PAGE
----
The European Union's plans for the next phase of postal reform, though expected to be divisive, are unlikely to encounter the stormy resistance that initially greeted the regulation to allow cross-border competition in services, or the proposal to open access to sea-ports. The staggered approach to liberalisation, wherein the upper limit for state monopolies in postal service was reduced from consignments of 350 grams to 100 (in 2003) and then to 50, may have prepared the ground for further reform. The new plan envisages removal of restrictions by 2009 in the last slab, which alone is said to account for half of Europe's mail. At the centre of the new measure is the guaranteed provision of services to rural and other under-served areas. The response to the new proposals among EU member-states has inevitably varied, depending on the level of domestic reform. At the moment, only the smaller countries seem to be holding out.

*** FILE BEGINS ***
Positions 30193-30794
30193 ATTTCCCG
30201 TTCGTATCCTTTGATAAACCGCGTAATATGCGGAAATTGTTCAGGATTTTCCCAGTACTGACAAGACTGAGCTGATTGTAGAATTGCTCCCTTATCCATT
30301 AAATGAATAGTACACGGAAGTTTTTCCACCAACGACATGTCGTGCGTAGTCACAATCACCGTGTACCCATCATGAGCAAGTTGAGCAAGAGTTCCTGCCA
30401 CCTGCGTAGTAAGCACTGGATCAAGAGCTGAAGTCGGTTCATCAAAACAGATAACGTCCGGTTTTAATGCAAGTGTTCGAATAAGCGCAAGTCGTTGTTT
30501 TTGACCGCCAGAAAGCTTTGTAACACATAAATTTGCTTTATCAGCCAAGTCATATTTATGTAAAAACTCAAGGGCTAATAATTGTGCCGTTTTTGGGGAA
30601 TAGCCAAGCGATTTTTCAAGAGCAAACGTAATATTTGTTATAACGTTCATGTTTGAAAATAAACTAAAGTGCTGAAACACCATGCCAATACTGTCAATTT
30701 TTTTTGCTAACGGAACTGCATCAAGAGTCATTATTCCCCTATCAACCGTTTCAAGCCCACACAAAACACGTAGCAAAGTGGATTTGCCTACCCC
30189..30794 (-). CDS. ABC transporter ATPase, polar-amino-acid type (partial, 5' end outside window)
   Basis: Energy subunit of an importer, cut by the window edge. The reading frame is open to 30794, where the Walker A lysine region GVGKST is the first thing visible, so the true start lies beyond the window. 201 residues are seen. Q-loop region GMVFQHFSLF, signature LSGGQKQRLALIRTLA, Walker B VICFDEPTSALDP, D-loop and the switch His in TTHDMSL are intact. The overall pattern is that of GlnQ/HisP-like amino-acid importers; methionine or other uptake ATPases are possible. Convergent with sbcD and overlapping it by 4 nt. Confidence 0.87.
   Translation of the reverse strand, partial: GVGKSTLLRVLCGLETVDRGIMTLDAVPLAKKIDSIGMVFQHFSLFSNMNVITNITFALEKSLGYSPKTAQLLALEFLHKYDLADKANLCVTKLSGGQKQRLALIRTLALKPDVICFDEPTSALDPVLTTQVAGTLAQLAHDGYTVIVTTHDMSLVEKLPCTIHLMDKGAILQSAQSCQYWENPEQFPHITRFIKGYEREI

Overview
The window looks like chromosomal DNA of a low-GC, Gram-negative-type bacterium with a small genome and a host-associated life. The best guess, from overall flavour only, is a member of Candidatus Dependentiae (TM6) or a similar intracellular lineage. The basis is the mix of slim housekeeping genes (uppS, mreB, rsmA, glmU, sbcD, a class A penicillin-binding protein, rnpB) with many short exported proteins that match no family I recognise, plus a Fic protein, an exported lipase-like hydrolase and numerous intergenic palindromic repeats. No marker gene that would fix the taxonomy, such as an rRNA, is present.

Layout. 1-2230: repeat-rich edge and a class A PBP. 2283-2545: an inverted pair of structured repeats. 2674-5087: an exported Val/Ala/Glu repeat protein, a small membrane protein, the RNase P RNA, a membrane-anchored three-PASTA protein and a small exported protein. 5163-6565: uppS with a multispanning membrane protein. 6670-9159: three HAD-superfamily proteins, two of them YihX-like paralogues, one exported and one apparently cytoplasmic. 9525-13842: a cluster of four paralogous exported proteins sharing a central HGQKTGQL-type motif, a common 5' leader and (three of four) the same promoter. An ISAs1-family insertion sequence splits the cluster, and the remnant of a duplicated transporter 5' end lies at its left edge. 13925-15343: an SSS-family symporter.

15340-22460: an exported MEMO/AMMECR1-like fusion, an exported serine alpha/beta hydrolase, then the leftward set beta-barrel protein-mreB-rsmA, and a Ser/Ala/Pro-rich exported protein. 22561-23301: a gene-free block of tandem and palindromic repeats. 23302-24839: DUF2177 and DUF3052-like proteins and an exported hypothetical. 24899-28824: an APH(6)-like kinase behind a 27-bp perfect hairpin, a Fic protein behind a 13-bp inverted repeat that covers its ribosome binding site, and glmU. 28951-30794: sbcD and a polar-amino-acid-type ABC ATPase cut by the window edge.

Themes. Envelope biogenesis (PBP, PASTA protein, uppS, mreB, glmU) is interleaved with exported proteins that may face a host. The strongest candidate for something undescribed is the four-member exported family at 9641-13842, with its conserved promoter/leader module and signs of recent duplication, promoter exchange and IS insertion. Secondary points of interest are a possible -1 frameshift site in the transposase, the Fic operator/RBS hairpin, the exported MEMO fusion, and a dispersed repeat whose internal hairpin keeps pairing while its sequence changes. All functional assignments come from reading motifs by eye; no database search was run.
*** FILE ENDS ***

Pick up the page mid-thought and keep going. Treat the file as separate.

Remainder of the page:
A common thread running through the EU's economic reforms is the general mood in favour of change that has eventually caught up with the countervailing pressures for continuing with the status quo. This growing realism is the result of an informed public debate over the trajectory of reforms in the face of the imperatives of globalisation. The course followed on postal reforms may be the way forward to realise the EU's ambitious Lisbon Agenda to improve overall competitiveness and to create 600,000 jobs by 2010.